As coordinator of the economy, can you tell Nigerians why the price of
Automotive Gas Oil, popularly called diesel, has still not come down
despite the crash in global crude oil prices, and how much is being
appropriated by friends in the process?
“Be honest: Do you really know (as
coordinator and minister of finance) how many trillions of naira self-
financing government agencies earn and spend? I have a long list but let
me wait for now. I do not want to talk about other ‘black pots’ that
impinge on national security.”
Soludo added, “My estimate, Madam, is
that probably more than N30tn has either been stolen, or lost, or
unaccounted for, or simply mismanaged under your watchful eyes in the
past four years. Since you claimed to be in charge, Nigerians are right
to ask you to account. Think about what this amount could mean for the
112 million poor Nigerians, or for our schools, hospitals, roads, etc.
“Soon, you will start asking the citizens
to pay this or that tax, while some faceless ‘thieves’ are pocketing
over $40m per day from oil alone.”
The former CBN governor also maintained
that the banking sector consolidation exercise that he supervised was a
huge success contrary to Okonjo-Iweala’s assertion that it failed
woefully.
He described it as both “a revolution and a war, and most people thought it was impossible, but thank God we succeeded. “
Soludo said, “For the first time in
Nigeria’s history, a policy of that magnitude was announced and the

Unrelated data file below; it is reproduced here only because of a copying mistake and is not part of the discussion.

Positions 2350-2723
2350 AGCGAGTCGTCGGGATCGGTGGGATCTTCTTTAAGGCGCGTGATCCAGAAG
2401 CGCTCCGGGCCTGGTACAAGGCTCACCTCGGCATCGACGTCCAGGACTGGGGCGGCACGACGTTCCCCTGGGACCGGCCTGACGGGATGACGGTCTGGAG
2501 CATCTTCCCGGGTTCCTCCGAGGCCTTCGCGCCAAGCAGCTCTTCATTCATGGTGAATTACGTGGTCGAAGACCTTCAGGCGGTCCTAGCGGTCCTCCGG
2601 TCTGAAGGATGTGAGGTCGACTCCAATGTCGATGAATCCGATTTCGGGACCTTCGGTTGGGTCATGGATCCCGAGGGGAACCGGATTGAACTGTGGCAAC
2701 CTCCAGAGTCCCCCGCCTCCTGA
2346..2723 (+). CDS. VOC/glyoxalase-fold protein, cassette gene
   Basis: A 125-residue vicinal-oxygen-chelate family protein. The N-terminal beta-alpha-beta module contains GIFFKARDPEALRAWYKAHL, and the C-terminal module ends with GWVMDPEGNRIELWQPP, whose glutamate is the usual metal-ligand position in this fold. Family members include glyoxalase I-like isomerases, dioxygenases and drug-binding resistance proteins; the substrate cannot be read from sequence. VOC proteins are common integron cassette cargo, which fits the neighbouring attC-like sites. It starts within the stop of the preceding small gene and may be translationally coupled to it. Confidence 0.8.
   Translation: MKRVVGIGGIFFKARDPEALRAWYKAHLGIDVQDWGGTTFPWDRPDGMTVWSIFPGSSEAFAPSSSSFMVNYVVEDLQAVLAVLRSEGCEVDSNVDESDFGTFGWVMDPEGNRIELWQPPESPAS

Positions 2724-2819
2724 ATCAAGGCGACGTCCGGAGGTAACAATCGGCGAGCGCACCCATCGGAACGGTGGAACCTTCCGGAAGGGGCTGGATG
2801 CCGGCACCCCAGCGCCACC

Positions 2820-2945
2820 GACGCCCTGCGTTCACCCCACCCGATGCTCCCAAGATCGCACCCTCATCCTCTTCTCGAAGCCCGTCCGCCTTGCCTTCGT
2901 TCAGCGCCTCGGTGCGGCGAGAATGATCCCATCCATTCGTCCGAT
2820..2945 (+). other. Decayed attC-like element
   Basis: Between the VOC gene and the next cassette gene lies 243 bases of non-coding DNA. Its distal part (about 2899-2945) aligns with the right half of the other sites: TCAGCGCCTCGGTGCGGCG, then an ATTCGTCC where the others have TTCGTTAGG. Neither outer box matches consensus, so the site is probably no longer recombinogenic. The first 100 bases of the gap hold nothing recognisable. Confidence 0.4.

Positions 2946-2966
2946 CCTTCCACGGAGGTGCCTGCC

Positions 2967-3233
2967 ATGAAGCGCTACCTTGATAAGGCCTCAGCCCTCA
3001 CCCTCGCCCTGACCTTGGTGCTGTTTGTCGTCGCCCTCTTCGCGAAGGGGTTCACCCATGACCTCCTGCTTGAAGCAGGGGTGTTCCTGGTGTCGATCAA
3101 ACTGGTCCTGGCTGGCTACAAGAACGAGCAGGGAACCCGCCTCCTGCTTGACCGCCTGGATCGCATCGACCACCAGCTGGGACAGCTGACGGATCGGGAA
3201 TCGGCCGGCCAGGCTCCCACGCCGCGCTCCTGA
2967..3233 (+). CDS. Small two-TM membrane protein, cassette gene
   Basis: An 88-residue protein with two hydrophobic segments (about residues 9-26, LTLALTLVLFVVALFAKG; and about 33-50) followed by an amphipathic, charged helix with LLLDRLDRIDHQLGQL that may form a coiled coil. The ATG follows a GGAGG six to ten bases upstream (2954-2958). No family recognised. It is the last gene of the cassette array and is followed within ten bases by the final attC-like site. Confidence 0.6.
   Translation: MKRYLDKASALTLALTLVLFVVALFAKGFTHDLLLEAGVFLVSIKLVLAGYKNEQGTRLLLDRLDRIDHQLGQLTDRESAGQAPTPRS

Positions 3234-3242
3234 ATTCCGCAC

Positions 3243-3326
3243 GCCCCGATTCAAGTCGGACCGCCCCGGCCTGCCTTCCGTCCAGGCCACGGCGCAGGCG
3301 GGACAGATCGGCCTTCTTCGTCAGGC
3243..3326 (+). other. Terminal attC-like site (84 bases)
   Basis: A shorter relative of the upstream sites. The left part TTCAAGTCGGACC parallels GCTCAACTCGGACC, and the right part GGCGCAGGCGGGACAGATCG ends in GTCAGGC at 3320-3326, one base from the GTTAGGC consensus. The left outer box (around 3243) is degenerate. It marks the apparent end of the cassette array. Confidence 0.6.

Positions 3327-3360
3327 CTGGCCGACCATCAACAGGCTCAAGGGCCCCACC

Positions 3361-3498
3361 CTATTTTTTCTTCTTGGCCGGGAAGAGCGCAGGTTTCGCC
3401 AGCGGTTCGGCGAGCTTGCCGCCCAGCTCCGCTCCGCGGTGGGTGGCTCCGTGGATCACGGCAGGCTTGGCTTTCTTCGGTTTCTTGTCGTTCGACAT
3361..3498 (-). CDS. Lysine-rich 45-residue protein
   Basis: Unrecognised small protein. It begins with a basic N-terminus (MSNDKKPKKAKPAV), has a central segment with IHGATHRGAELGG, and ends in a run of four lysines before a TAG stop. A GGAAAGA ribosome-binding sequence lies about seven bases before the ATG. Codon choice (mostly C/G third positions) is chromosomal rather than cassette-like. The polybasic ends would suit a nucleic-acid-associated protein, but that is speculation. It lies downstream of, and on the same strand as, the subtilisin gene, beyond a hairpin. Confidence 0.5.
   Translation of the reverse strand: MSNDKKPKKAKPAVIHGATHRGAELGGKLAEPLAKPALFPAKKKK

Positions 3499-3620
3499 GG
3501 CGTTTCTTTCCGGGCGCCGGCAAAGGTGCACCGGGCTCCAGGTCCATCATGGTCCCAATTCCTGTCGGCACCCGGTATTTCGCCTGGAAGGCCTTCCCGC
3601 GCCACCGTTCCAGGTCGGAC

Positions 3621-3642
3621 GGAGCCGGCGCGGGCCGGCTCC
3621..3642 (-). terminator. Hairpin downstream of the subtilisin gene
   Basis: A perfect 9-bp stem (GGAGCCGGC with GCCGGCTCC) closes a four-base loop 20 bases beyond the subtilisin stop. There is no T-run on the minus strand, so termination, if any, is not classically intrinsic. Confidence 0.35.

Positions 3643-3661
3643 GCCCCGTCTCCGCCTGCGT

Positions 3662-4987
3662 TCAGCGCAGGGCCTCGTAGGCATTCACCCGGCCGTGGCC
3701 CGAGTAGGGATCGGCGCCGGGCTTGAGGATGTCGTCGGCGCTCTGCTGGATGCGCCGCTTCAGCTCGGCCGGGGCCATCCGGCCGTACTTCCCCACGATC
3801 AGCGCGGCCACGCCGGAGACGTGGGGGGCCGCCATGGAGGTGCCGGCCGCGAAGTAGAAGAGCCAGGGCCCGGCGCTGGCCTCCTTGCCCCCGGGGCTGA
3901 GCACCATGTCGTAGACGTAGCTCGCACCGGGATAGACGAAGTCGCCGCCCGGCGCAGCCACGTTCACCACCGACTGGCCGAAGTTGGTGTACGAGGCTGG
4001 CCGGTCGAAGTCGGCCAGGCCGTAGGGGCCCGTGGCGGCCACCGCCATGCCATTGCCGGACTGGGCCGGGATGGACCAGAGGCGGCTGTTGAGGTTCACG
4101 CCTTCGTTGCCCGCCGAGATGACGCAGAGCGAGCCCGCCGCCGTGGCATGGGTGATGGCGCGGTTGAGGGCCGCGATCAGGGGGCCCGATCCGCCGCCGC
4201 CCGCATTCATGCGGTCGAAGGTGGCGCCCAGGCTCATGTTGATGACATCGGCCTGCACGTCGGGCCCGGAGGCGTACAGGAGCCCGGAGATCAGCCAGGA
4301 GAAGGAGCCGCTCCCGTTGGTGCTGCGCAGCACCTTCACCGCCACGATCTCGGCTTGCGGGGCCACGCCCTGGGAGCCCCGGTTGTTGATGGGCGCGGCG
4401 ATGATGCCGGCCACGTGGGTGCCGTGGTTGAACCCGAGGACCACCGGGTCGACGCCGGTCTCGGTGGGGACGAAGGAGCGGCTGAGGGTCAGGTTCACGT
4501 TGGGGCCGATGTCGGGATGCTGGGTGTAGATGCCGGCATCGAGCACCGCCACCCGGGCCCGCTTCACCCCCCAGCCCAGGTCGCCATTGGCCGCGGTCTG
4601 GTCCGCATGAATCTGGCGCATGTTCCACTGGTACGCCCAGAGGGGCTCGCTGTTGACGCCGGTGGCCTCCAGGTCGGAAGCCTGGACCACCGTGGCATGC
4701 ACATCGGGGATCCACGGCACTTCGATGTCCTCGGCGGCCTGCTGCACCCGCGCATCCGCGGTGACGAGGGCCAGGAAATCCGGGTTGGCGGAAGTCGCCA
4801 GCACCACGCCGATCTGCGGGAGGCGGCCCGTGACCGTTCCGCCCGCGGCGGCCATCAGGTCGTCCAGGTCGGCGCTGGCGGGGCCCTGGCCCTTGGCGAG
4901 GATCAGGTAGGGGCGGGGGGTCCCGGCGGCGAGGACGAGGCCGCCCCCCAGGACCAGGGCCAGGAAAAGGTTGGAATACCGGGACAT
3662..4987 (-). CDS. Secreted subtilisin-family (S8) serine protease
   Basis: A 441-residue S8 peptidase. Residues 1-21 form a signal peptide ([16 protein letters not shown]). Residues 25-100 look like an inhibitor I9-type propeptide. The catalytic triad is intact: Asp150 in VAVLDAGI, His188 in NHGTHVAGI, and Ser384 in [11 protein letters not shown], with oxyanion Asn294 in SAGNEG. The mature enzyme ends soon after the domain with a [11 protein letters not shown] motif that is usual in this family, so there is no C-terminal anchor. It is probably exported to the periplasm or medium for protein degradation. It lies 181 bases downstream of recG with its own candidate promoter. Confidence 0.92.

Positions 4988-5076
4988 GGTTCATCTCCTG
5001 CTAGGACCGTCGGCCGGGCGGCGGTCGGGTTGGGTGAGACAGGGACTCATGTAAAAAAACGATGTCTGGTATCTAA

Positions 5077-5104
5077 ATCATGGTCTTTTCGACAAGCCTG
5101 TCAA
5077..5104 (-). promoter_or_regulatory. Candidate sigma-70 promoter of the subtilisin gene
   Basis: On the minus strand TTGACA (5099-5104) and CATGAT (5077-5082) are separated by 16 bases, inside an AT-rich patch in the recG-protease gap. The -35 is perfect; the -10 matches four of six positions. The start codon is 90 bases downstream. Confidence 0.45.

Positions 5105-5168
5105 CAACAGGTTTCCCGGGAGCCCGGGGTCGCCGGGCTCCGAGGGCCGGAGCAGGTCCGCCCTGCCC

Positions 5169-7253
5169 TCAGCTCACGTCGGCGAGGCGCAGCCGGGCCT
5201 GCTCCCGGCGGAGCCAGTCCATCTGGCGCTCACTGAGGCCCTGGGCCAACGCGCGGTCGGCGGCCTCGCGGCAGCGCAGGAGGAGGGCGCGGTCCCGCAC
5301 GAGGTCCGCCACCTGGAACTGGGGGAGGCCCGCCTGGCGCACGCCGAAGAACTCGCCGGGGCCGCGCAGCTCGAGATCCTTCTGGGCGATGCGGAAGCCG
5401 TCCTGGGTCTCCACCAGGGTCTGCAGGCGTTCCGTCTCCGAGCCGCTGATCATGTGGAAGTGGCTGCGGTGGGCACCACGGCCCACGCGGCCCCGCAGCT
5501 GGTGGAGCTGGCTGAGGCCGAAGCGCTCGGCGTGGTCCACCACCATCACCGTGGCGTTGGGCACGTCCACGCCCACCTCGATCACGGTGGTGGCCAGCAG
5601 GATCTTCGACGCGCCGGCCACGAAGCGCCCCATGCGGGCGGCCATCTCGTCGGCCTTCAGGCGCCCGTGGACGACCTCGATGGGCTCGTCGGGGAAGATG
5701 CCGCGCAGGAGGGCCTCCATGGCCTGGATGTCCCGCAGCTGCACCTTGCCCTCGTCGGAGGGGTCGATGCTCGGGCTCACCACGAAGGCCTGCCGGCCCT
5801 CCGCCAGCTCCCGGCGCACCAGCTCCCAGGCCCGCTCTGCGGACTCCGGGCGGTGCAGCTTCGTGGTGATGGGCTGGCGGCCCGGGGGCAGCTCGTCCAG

deadline kept with precision. We were courageous to revoke the licences
of 14 banks, including those of my friends, in one day. The FT-Banker
concluded that the scale, precision and cost of the transformation were
unprecedented in the world. Before then, Malaysia had the least cost of
banking consolidation at five per cent of the Malaysian GDP.
“It did not cost Nigerian taxpayers one
penny. Twenty-five new and stronger banks emerged, but the powerful idea
behind the consolidation ignited something even more powerful – the
race to the top. Banks raised more capital, and even banks like First
Bank, Zenith, GTB, etc. that did not merge with others went on capital
raising several times. The consequence was higher levels of
capitalisation and within two years, 14 Nigerian banks were in the top
1,000 banks in the world and two in the top 300 (no Nigerian bank was in
the top 1,000 before I came).
“Even after I left office, still nine
banks were in the top 1,000. Our vision was to have a Nigerian bank in
the top 100 banks within 10 years. As I see the new Access Bank, Zenith,
GTB, Fidelity, Diamond, UBA, FBN, FCMB, Skye, Stanbic IBTC, Union,
Ecobank, etc., I cannot but feel that we have taken giant steps forward.
“Deposits and credit soared (from barely
N1.2tn to over N7tn); new technologies (ATM and e-banking) boomed, and
banks had 57,000 new jobs; mega businesses emerged (ask any major
operator in the Nigerian economy their experience with banking and
credit before and after Soludo; – the Dangotes, Arik, MM2, oil and gas
operators etc.); capital market boomed and dominated by the banking
sector.
“It was a new dawn for the Nigerian
private sector. I have heard Dangote twice say that he would not be near
as big as he is today without the banking consolidation. Many other
stakeholders still say it today. FDI and portfolio inflows flooded into
Nigeria. The world celebrated, and one single transformative idea has
changed the face of the private sector and the economy forever. Banks
became Nigeria’s first transnational corporations, with about 37
branches outside of Nigeria.”
He also said he would write about the Assets Management Corporation of Nigeria later as a separate topic.